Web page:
September 1, 2009

Stab in the Dark: Three Predictions for Gaming Hardware

Andy Goergen Says (remember folks, these are predictions...)
1. The next systems from Microsoft and Sony will be more geared toward the mass market, and feature less bleeding edge technology.

One doesn’t need to look far for an example of this strategy, it’s exactly the strategy Nintendo employed for their Wii, and it was wildly successful. The Wii was successful not only because it had the most unique controller, but also because it was cheap, easy to set up, and directly marketed not at gamers, but at everyone.

Sony and Microsoft are almost certainly paying attention to the way their systems have sold this generation in comparison to the Wii, and while they won’t stray too far away from their roots as core gamer centric, their next systems will be a modest improvement, and major refinement of what they already have on the market. The duct tape market is set to see all time highs as the current HD console producers ready themselves to launch systems that are stable, affordable, and appealing to the current Wii gamer. We’ve already seen how they are trying to attack that market with Project Natal and the Playstation 3 motion controller. That effort will continue into the next generation.

2. The next console system from Nintendo will be on par with the Xbox 360, but will not be as feature rich as current HD consoles. Virtual Console purchases will carry forward, but not Wii disc or WiiWare software except with specific, software coded exceptions.

On the flip side of the coin, Nintendo has the most to lose going into the next
generation of hardware. They’ve firmly established themselves the leader of the “gaming is for everyone” movement, and thus they will not launch a new system with beefier specifications until “everyone” is ready for it. Once HDTVs are far more standardized in homes than they are currently, Nintendo will unleash their next console, which will roughly have the same power as the Xbox 360, leaving themselves open to “last gen ports” of popular 360 and PS3 titles. By the time Nintendo launches the console, they will be able to solve the heating and size issues that the 360 has faced, and thus the console will be aesthetically similar to the Wii.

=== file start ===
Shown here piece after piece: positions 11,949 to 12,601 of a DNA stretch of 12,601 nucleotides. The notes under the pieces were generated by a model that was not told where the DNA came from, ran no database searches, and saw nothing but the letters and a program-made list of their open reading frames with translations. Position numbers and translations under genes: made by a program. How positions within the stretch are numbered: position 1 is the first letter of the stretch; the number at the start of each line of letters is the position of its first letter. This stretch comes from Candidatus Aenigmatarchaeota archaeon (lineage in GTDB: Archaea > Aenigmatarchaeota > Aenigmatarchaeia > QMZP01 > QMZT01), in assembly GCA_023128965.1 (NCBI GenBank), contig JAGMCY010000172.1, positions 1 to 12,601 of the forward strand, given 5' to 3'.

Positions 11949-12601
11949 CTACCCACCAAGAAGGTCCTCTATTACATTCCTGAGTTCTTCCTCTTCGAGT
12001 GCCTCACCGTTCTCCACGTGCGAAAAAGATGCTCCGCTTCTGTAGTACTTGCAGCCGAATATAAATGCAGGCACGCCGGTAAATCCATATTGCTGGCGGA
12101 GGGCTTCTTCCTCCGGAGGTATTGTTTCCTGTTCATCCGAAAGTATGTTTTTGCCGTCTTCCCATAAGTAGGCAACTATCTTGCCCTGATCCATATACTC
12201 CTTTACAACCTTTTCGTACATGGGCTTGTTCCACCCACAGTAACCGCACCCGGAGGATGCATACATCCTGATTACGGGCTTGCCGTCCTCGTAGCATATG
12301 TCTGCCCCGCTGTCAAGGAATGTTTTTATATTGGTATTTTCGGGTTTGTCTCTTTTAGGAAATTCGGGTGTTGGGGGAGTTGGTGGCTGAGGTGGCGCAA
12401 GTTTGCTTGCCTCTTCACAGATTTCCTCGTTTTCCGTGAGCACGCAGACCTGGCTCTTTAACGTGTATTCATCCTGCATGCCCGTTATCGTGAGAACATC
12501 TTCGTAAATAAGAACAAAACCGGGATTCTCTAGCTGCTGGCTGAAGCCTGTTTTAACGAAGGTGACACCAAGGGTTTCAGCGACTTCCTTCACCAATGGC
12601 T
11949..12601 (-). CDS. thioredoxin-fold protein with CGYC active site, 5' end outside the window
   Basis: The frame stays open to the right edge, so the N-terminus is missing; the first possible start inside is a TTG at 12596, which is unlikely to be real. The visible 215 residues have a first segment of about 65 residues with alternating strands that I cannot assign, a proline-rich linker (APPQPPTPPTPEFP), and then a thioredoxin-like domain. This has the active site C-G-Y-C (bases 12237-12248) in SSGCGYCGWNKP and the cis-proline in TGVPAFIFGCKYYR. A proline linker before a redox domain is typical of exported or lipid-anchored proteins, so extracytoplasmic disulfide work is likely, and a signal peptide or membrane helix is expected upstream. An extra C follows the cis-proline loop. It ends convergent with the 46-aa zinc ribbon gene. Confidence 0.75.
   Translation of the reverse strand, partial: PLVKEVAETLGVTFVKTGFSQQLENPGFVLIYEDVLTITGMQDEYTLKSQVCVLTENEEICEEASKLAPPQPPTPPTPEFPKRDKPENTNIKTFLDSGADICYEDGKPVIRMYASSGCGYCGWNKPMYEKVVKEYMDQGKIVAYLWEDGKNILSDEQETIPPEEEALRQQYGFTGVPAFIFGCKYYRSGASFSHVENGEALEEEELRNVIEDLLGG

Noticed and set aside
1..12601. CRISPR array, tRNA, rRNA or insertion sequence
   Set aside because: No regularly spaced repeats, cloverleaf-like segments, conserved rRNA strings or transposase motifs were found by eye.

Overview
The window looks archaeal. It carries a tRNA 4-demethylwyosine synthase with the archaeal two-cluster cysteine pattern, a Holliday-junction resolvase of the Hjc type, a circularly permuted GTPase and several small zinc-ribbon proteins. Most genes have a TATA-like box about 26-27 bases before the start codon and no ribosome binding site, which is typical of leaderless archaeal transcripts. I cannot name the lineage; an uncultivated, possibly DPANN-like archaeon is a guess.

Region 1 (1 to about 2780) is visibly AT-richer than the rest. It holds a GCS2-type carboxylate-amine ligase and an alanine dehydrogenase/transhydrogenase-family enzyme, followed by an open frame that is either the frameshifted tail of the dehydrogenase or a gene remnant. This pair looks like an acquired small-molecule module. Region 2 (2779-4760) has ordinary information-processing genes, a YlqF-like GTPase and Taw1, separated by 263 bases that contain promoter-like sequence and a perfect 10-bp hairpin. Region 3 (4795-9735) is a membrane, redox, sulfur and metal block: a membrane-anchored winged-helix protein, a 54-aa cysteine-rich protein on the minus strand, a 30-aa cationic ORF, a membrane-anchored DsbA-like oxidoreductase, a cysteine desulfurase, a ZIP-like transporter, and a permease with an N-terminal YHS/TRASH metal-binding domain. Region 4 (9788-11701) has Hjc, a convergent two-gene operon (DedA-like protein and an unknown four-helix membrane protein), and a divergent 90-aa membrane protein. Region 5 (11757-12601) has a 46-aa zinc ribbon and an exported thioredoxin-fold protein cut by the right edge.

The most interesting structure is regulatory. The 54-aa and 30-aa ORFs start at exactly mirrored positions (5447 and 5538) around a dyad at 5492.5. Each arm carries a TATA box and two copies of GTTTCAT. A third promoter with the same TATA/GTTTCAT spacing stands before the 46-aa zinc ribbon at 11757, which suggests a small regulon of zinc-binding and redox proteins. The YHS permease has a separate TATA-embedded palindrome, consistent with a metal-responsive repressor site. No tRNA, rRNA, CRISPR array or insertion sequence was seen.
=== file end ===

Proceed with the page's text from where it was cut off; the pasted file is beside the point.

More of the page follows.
Nintendo will once again launch their system without massive storage, but will opt for an internal 16 GB solid state drive giving most users enough space for downloadable titles and content and game saves across the board. Game installs won’t be allowed or necessary to maximize this storage space. Like the Wii, the system will have an SD card slot allowing an additional 32 GB of storage space.

Nintendo will eat the cost of porting over the Virtual Console emulators so that users can play their VC games on the new system, however, games that rely heavily on the Wii hardware (such as WiiWare titles and Wii disc titles) will only be available on a case-by-case basis through software backwards compatibility. The controller will be similar to the Wii Remote, but with MotionPlus built in, and accuracy improved across the board. Finally, Nintendo will not launch this system until they can do it comfortably for $250.

3. The next handheld from Nintendo will take many cues from the iPhone, including multi-touch, finger-touch, and an emphasis on digital distribution.

Nintendo’s DS and Apple’s iPhone share many traits, such as an emphasis on get-in-and-get-out software that hooks you, as opposed to the PSP’s emphasis on mobile versions of existing console gameplay styles. Nintendo will continue their poaching of Apple’s style with their next handheld, which will seemingly take a major chunk from the iPhone playbook. Aesthetically, it will resemble the current DS, but with much larger screens and no indentation on the screens, similar to the iPhone’s current aesthetic. The bottom screen will have multi-touch, no style control, and both screens will be able to simultaneously deliver low-end Gamecube caliber graphics.

One of the biggest departures from Nintendo’s current DS will be a much stronger emphasis on digital distribution via WiFi. At launch, all titles will appear simultaneously on game cards as well as on the WiFi store; going forward, Nintendo will debut games earlier in the digital format, and even release occasional exclusives as WiFi-only titles. Third parties will more or less follow the same model. Only the most mass market games will be released in stores. Retail stores will sell download vouchers and are encouraged to run sales on these vouchers to keep consumers from staying out of the stores entirely. The system will have 8 GB of internal memory to store games, which will be expandable via micro SD to an additional 32 GB of storage.
As with their next generation console, Nintendo will not launch this product until they can do so comfortably for under $200.

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